by Phil Geusz
What would it take to persuade you to be turned into a horse?
Merle Castison, perpetual ne'er-do-well, accepted a rich man's horse-curse for a mere ten thousand a month plus room, board and free shoeings. After all, he only expected the old gentleman to live a few more years. Then he'd transform back into a normal human and have a nice nest egg to retire on. It wasn't a bad life...
…until the old man died and the hooves-and-mane thing went right on as if nothing had happened. What went wrong? Merle must find out if he's not to spend the rest of his life on four legs. And if his quest for the answer leads him right into the middle of the most dangerous sorcerer's war ever fought, so be it.
Roses have their thorns, the preacher had just explained, as life has its sorrows. This wasn’t a terribly original thought, though it hit the target. I held my head low and my eyes downcast as I stepped carefully forward. Aunt Georgia might not have been my favorite relative, but she hadn’t been by any measure a bad person either. In death, she was certainly entitled to all the respect and dignity that I could possibly muster. Besides, funerals were for the living and my mother was still very much with us, weeping her eyes out in the front row.
Georgia was her twin sister, and Mom wasn’t taking her sudden death at all well. It’d been a very unexpected thing; one minute my aunt had been on her way to the beauty salon and the next she was lying crushed and broken under the wheels of a semi loaded with, of all things, a cargo of rolled oats. I felt vaguely guilty as I eased my way down the cramped aisle, everyone staring daggers at me. There wasn’t enough room for someone of my bulk to pass between the mourners and the little portable podium, so I improvised by stepping gracefully outside into the cold rain for a moment and reaching out over the casket from behind. Then I tossed my head slightly and released the prickly little blossom from my sensitive lips. Despite all of my fears, it landed perfectly-centered amongst the love-offerings. I breathed a deep sigh of relief as I backed away from the grave…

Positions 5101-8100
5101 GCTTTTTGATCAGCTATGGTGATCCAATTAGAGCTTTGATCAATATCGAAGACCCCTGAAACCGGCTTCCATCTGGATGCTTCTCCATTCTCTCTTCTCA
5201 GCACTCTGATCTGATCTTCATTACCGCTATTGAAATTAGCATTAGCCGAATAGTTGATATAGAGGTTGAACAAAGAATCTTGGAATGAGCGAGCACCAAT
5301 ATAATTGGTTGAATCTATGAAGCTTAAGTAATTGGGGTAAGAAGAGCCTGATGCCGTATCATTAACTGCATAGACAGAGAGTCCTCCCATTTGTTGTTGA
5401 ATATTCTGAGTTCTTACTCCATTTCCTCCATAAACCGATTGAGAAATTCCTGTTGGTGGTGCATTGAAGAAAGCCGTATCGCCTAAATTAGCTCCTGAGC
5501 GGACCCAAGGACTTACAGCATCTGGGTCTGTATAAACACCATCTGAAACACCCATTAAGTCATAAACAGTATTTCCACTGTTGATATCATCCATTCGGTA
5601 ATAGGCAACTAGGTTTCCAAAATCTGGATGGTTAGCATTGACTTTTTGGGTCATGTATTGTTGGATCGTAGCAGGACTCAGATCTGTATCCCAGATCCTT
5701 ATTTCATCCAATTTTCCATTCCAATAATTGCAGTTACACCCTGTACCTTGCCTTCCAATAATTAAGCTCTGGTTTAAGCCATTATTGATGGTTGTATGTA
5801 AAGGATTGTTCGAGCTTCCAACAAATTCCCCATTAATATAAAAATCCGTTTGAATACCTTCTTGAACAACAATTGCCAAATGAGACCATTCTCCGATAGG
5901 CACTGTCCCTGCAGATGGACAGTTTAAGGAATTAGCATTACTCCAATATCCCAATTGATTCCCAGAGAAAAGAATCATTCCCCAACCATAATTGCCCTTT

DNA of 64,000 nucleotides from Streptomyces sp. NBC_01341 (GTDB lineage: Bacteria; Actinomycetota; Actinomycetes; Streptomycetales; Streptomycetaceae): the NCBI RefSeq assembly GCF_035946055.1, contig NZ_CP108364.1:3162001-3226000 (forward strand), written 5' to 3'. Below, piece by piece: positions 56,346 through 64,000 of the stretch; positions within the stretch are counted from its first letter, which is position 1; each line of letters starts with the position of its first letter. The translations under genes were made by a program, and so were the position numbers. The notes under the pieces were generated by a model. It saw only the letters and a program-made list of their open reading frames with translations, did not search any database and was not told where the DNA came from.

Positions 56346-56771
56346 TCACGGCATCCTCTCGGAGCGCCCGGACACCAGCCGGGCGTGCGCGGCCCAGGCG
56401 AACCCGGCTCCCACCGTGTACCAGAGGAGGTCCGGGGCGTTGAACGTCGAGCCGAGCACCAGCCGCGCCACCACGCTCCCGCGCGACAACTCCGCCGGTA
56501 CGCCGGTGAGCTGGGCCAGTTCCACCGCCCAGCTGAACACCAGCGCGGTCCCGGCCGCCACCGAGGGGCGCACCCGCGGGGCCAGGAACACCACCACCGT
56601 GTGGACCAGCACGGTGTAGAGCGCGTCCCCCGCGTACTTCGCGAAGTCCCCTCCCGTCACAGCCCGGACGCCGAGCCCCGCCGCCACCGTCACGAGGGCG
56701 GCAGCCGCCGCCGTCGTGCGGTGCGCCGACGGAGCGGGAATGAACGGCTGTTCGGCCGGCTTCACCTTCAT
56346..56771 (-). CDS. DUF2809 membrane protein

…until my hind legs stumbled over something big and hard and cold. It was a tombstone! Instinctively I whinnied a little in pain as the grave marker tumbled over into the mud. Then, while scrambling for balance, I managed to place a hoof squarely on top of the tumbled slab. The monument snapped with a loud crack, attracting the attention of another funeral party a few yards way. “Sorry,” I murmured to my assembled family, none of whom could possibly have missed a single detail. “Very sorry.”
There was nothing for it but to go on as if nothing had happened, of course. The rest of my cousins took their turns one by one to offer their rose, the younger ones craning their necks as they did so in order to examine the freshly-despoiled stone lying just a few feet away. Then the minister spoke again for a little while and the graveside service was over. One by one everyone stood up to leave. Except for me, of course. I pretty much stood up all of the time these days.
“Go find out how bad it is, would you?” I whispered to Cole, my old friend and nowadays full-time caretaker. “Write down the name and talk to the gravediggers. I’ll pay whatever it costs to fix things. Then give me a little time alone with my family. I especially want to talk to Mom.”
“Gotcha,” Cole replied in his usual terse way. With his wildly ragged blonde beard and hair, Cole looked out of sorts in a black suit and tie. “I’ll take care of things, then go wait for you in the truck.”
“Good,” I answered. My family, Dad in particular, didn’t particularly care for Cole, and hadn’t made any secret of the fact for over twenty years. Aunt Georgia’s funeral was certainly not the right time to try and patch things up between them, especially not the way things were already going. “I’ll come over and get you when it’s time to leave.”
“Right,” he answered, ambling off into the rain.
I sighed and looked around me, suddenly feeling very much alone. A graveyard is dreary by its very nature, but on a chilly fall afternoon, this one was a downright depressing place to be. Even worse, not only was I cramped and irritable from the long and uncomfortable trailer ride across three states, but I also had to be excruciatingly careful in every move I made as well. People were conversing in little groups all around me, and there were also delicate furnishings and even more delicate social taboos to keep in mind. Things were bad enough already; a second breach of good manners would be absolutely unforgivable.
“Hi, Merle!” said a feminine voice from behind me. “It’s been a long time. You’ve sure changed a lot!”
I felt my ears prick; it was Bethany, my youngest sister and probably the only one of my relations whose company I genuinely enjoyed. “Beth!” I answered her, bobbing my head up and down in pleasure. “How have you been? And how’s Keith?”
“Pretty well,” she acknowledged. “Keith’s fine; the band was scheduled to play in Akron today, so he couldn’t be here.” Beth’s husband was a minor rock star. Dad didn’t approve of him either, which brought my sister and brother-in-law and I just that much closer together. She looked me up and down carefully. “You’re beautiful, Merle! White is definitely your color!”
I shifted my hooves a little, trying to ease the cramping in my legs. “Maybe, maybe not. I’m just in it for the money, you know.”